There has been a flurry of interest in the media and on social media recently as to whether a Roman town might be waiting to be discovered under the sands of Skegness beach, and I felt it required some additional context on this blog.The suggestion has been stirred up through the launch of a great new scheme in Lincolnshire to promote the recording of more finds from the shores and beaches of the county. It is called ‘Sea Treasures’ and you can watch a video about it here. Lincolnshire has a fascinating coastal heritage, but it is an under-represented and under-studied aspect of the county. The bed of the north sea contains centuries of prehistoric occupation (‘Doggerland‘) and the shifting coastline means that many Iron Age, Roman and Medieval settlements have now been reclaimed by the sea. Caitlin Green has a fascinating post on her blog about the lost Medieval settlements of the Lincolnshire coast.
So, if you dig down deep enough into Skegness’ golden sands, will you come across a Pompeii-esque buried Roman town? Erm, no, sadly you won’t. The idea of a lost Roman settlement comes from a reference made by the 16th Century antiquarian John Leland. In his ‘Itinerary’ (a tour around the country noting various things he found interesting) undertaken between 1535 and 1543, he made the following observation about Skegness:
“To Skegnesse sumtyme a great haven toune a 4 or 5 miles of. Mr. Paynelle sayid onto me that he could prove that there was ons an haven and a towne waullid having also a castelle. The old toune is clene consumid, and eten up with the se, part of a chirch of it stode a late. At low waters appere yet manifest tokens of old buildinges. For old Skegnes is now buildid a pore new thing”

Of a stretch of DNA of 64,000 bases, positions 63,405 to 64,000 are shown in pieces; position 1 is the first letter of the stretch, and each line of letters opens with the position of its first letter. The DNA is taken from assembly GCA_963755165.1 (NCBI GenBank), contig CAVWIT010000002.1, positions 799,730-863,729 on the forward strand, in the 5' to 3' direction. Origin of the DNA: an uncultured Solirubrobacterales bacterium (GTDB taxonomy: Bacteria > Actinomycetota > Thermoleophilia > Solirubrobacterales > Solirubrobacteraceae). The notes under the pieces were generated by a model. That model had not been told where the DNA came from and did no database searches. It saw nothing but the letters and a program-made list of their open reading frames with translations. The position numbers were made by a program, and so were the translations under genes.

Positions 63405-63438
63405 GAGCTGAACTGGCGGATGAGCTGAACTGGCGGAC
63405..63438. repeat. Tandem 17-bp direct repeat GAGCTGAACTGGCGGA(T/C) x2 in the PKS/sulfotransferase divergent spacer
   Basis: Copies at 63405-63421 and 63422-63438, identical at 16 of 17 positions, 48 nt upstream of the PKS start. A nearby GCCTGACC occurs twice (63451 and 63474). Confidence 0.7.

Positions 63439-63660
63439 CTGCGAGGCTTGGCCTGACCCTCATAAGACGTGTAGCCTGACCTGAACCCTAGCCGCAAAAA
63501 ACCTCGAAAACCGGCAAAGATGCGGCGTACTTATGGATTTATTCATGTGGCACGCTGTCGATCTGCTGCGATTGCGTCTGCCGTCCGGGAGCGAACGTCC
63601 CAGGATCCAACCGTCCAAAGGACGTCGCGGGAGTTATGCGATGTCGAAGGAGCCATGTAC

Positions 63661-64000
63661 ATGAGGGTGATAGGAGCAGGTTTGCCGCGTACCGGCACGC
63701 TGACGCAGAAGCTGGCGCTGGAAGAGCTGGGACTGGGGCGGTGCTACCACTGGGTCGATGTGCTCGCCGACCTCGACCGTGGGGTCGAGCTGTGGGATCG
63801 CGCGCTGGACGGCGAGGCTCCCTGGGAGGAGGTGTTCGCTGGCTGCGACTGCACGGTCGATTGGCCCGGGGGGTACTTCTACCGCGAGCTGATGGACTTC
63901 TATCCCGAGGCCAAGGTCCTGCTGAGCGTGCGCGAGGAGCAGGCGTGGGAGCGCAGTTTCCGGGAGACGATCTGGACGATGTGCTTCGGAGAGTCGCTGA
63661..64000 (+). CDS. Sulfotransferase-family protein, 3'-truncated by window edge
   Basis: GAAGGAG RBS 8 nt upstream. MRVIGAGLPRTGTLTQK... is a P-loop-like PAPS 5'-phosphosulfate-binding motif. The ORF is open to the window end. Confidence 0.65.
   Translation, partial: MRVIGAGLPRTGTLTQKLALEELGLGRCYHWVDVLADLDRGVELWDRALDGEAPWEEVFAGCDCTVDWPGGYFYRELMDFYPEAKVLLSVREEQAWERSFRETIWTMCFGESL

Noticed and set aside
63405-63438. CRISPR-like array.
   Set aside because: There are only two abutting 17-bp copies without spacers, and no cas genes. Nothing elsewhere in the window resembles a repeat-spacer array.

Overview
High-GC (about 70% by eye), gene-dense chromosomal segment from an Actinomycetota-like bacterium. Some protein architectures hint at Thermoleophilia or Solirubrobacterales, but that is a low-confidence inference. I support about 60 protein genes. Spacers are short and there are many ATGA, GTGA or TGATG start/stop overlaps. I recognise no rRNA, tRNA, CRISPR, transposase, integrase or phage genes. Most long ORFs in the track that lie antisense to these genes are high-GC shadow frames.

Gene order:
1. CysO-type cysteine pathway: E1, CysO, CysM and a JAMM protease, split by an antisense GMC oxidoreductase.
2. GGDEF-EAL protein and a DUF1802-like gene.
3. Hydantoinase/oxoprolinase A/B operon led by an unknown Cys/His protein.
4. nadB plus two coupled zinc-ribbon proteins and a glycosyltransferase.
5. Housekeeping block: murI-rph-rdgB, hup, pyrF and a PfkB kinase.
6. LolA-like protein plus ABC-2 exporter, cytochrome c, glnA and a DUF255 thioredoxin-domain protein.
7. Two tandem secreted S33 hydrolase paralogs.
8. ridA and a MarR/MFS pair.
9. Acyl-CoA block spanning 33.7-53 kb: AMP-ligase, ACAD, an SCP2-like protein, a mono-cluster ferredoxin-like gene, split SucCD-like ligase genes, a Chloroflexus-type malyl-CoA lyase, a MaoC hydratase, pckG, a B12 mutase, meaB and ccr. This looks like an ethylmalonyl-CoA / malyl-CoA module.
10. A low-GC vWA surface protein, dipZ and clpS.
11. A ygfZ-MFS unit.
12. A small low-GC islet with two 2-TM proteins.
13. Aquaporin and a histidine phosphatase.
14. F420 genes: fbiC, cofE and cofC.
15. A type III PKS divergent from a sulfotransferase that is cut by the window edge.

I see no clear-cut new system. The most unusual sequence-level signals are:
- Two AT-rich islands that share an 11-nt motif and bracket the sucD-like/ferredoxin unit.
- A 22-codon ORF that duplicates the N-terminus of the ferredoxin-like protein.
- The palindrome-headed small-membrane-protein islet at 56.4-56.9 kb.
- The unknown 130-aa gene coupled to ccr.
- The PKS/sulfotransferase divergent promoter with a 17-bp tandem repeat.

The old town of Skegness had been claimed by the changing coastline during Leland’s own lifetime but thankfully, via the very useful Mr Paynelle, he was able to record the existence of a ‘walled town’ and a ‘castle’. In the absence of documentary evidence of a Medieval castle cited at that point on the coast, there is a long held belief that the remains could be Roman in date – perhaps representing a walled town or, more likely in my opinion, a late Roman coastal defensive fortification. It is to this that the Sea Treasures project was referring, and from which all the talk of buried towns has come.
The so called ‘forts of the Saxon shore’ represent some of the most dramatic Roman remains to be seen in Britain – forts on the south and southeast coasts such as Pevensey, Reculver or, my personal favourite, Burgh Castle. Constructed during the 3rd and 4th Centuries, they served as coastal early warning and military defensive installations against raids from pirates and Germanic peoples outside of Rome’s borders. Lincolnshire’s coastal defences are less well understood, but the area cannot have been left without adequate protection. The massive 4th Century stone enclosures at Caistor and Horncastle are believed to have served a military rather than civilian purpose, perhaps housing rapid response cavalry units. The suggestion of a lost walled enclosure off Skegness therefore offers a tantalising possibility of forts more akin to those seen further south having also once existing along the Lincolnshire coast. The only problem with the theory is that we have a list of 4th Century military commands and troop dispositions in Britain – the Notitia Dignitatum – and no entry in it seems to comfortably match the Lincolnshire coast. It is possible, however, that the site fell out of use before the compilation of the document and so had no active garrison to record.
The importance of recording finds made on the beach is therefore that they may provide us with more evidence of the dating and nature of such lost sites. Might there be a preserved Roman town beneath the sands? No. But might the study of finds of pottery and metalwork washed ashore start to provide us with more clues to this fascinating subject and what may lay underneath the waves off the coast? Absolutely.